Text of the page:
Perhaps your insight into the failings of ‘sell to rent’ will appeal to like minded folk. But for some, selling to rent has been a boon. Your frustrations I think stem from the fact that you did not recognise that houses have turned into a type of tradeable commodity in a market that is awash with a thousand types. At the very least your decision to sell should have included seeking financial advice.

Link to post
Share on other sites
Guest Skint Academic
You should think yourself lucky mate, what about those who STRd in 2003 or 2004? They're going to need falls of 30-40% just to buy back in at the same level they sold at.

Doesn't this suggest that the bubble has just got bigger in the meantime and that the resulting crash will be larger? Not to mention that corrections always over compensate and so post-crash the prices will be even lower than the long term average.

Edited by Skint Academic
Link to post
Share on other sites
Bumped into a neighbour yesterday who said "still renting? I think you are very courageous, I would be afraid house prices would move too far away"

I am begining to believe him, here are the circumstances:

Sold in July 2005 £480K

Paid agent £5K

Put £475K in bank

Interest earned £44K

Rent paid £29K

Current net house buying fund £490K

House sold in 2005 now "worth" £554K (8% per annum I think)

Add stamp duty plus expenses I would need £584K to buy it back

16% fall in price needed to be back where I was 2 years ago

What should I do? I feel I must continue renting and hope for price reductions, I know I am in a far better position than many on the forum but we all have different circumstances.

what age are you ? with 500 k the world is your oyster, why buy a place in the most expensive country for property in the world ?

i mean why ?

Link to post
Share on other sites
What should I do? I feel I must continue renting and hope for price reductions, I know I am in a far better position than many on the forum but we all have different circumstances.

Indeed you are very courageous. As every bear on here will tell you the last crash happened not in nominal house price reductions but in high inflation erroding debt.

If, as the bears enjoy to say, it isn't different this time - then look forward to the double whammy of house prices not reducing and inflation turning your cash mountain into a cash speck.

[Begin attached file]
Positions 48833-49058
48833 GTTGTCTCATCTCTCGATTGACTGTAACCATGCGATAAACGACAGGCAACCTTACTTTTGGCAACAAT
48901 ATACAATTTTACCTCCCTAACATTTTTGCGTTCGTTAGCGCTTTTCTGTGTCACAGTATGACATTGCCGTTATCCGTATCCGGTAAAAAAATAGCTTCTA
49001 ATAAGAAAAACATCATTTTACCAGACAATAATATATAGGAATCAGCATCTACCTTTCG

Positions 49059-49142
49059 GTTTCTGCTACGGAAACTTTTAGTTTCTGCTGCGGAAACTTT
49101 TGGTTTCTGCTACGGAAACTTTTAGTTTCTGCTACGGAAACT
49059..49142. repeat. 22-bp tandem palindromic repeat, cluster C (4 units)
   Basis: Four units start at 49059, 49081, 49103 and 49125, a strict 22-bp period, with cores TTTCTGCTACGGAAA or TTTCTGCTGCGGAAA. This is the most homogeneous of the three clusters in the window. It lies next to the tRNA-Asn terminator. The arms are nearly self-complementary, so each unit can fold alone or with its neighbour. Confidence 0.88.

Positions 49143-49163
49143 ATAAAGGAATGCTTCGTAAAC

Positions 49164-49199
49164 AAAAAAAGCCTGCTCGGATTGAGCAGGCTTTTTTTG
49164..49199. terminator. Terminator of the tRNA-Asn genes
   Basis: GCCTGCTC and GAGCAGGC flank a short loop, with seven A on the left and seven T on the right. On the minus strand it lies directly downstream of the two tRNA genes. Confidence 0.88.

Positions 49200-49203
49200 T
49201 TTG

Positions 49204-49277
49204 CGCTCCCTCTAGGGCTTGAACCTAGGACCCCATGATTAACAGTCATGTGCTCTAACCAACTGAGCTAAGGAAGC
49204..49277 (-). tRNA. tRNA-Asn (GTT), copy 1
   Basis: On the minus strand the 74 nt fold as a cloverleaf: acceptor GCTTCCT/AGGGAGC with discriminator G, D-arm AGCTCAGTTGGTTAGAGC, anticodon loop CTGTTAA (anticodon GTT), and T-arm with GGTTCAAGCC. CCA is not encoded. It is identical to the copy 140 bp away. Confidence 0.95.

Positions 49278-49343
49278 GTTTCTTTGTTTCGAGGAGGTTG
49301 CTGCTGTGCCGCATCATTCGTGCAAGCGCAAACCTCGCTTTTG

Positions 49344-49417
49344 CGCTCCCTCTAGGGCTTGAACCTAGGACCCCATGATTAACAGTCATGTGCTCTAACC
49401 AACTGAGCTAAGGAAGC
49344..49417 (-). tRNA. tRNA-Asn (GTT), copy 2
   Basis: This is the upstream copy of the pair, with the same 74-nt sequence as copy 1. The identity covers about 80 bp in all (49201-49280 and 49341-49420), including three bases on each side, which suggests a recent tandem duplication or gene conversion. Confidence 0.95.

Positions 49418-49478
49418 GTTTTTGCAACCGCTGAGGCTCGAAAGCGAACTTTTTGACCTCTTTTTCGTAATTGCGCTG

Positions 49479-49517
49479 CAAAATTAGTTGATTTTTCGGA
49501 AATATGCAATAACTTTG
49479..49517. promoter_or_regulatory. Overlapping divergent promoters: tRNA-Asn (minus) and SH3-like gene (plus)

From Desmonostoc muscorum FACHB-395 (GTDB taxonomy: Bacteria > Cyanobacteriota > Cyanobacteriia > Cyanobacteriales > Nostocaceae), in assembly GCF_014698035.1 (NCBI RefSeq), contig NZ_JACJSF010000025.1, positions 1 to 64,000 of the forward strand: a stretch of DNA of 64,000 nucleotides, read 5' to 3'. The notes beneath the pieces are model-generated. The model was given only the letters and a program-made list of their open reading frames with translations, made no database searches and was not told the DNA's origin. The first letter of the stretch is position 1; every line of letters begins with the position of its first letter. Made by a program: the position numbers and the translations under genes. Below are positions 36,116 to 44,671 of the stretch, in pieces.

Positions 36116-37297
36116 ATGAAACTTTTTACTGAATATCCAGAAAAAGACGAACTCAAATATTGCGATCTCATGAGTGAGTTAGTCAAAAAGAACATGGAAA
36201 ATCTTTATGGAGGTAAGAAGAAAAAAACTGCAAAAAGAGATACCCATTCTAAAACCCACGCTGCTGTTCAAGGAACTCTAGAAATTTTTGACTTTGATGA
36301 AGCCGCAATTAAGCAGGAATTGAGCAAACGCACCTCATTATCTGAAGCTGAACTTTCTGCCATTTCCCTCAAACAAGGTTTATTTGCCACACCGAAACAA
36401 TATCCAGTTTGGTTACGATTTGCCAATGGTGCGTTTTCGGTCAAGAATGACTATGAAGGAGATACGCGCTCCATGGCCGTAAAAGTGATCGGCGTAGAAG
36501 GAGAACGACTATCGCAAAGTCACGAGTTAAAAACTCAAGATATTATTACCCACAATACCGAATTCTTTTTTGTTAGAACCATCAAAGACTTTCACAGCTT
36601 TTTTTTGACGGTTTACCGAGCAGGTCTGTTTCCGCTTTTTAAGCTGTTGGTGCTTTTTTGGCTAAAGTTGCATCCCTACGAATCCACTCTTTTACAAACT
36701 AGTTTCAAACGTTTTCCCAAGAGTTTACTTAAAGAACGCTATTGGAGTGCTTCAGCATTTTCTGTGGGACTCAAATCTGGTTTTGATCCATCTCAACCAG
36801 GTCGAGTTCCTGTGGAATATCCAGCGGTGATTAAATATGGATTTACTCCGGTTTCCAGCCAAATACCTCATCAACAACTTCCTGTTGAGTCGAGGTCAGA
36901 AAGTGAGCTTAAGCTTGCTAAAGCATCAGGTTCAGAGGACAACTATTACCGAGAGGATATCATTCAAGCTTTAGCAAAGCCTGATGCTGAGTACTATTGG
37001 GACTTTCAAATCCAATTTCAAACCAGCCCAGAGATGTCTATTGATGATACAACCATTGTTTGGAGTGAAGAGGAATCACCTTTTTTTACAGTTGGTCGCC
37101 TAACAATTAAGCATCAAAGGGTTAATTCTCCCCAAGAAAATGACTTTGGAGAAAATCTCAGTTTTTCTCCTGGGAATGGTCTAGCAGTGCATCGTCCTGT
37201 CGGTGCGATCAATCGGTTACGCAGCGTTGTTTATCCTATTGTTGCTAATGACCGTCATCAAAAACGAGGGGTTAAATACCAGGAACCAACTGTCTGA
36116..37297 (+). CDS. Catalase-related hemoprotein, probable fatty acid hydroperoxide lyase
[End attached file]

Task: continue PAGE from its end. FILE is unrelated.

Very very courageous... I just hope you got proper finiancial assistance, not just listened to the bears on this website.

Link to post
Share on other sites
still renting? I think you are very courageous, I would be afraid house prices would move too far away

Still owning? I think you are very courageous, I would be afraid house prices will crash.

I love the way homeowners love to talk down to non-homeowners, like they are in some

sort of exclusive club. Laugh in their face and walk away.

Link to post
Share on other sites
Guest X-QUORK

I get a bit tired of repeating this, but please consider that there are some STRs who had to move for family/career reasons and simply couldn't afford their next property...hence deciding to rent. Some of you guys (Cletus, I thought better of you mate) seem to make broad judgements about STRs whilst being ignorant of the facts.

Link to post
Share on other sites
Guest grumpy-old-man
Personally I wouldn't try selling at the top of the bubble. Throw a ball up into the air and it slows down as it nears its highest point before falling again. You can't ever tell when the bubble will burst and the nearer the top you are the greater the risk that you won't be able to sell in time. I'd personally be looking for the sweet spot where mass sentiment is only just starting to change but the risk is minimal and you can still sell and make a decent enough profit. If I had bought a house and sold in 2004 or 2005 then I would still be content with my decision. Lowering interest rates in 2005 certainly wasn't the wisest decision the MPC made and it would have been very risk to rely on that happening!

spot-on & my sentiments exactly. :)

it's greed that gets them in the end. (not the op btw)

Link to post
Share on other sites
what age are you ? with 500 k the world is your oyster, why buy a place in the most expensive country for property in the world ?

i mean why ?

58, and I have thought about trying another country, one of the benefits of my position is that I can go and try it for period, its still apossibility.

Link to post
Share on other sites
Was made redundant and decided to move back "home" had'nt seen this site at the time, not trying to keep up with anyone, not expecting any sympathy, cant help when I was born, just trying to give an insight into my situation, I've worked all my life and the house money is the outcome.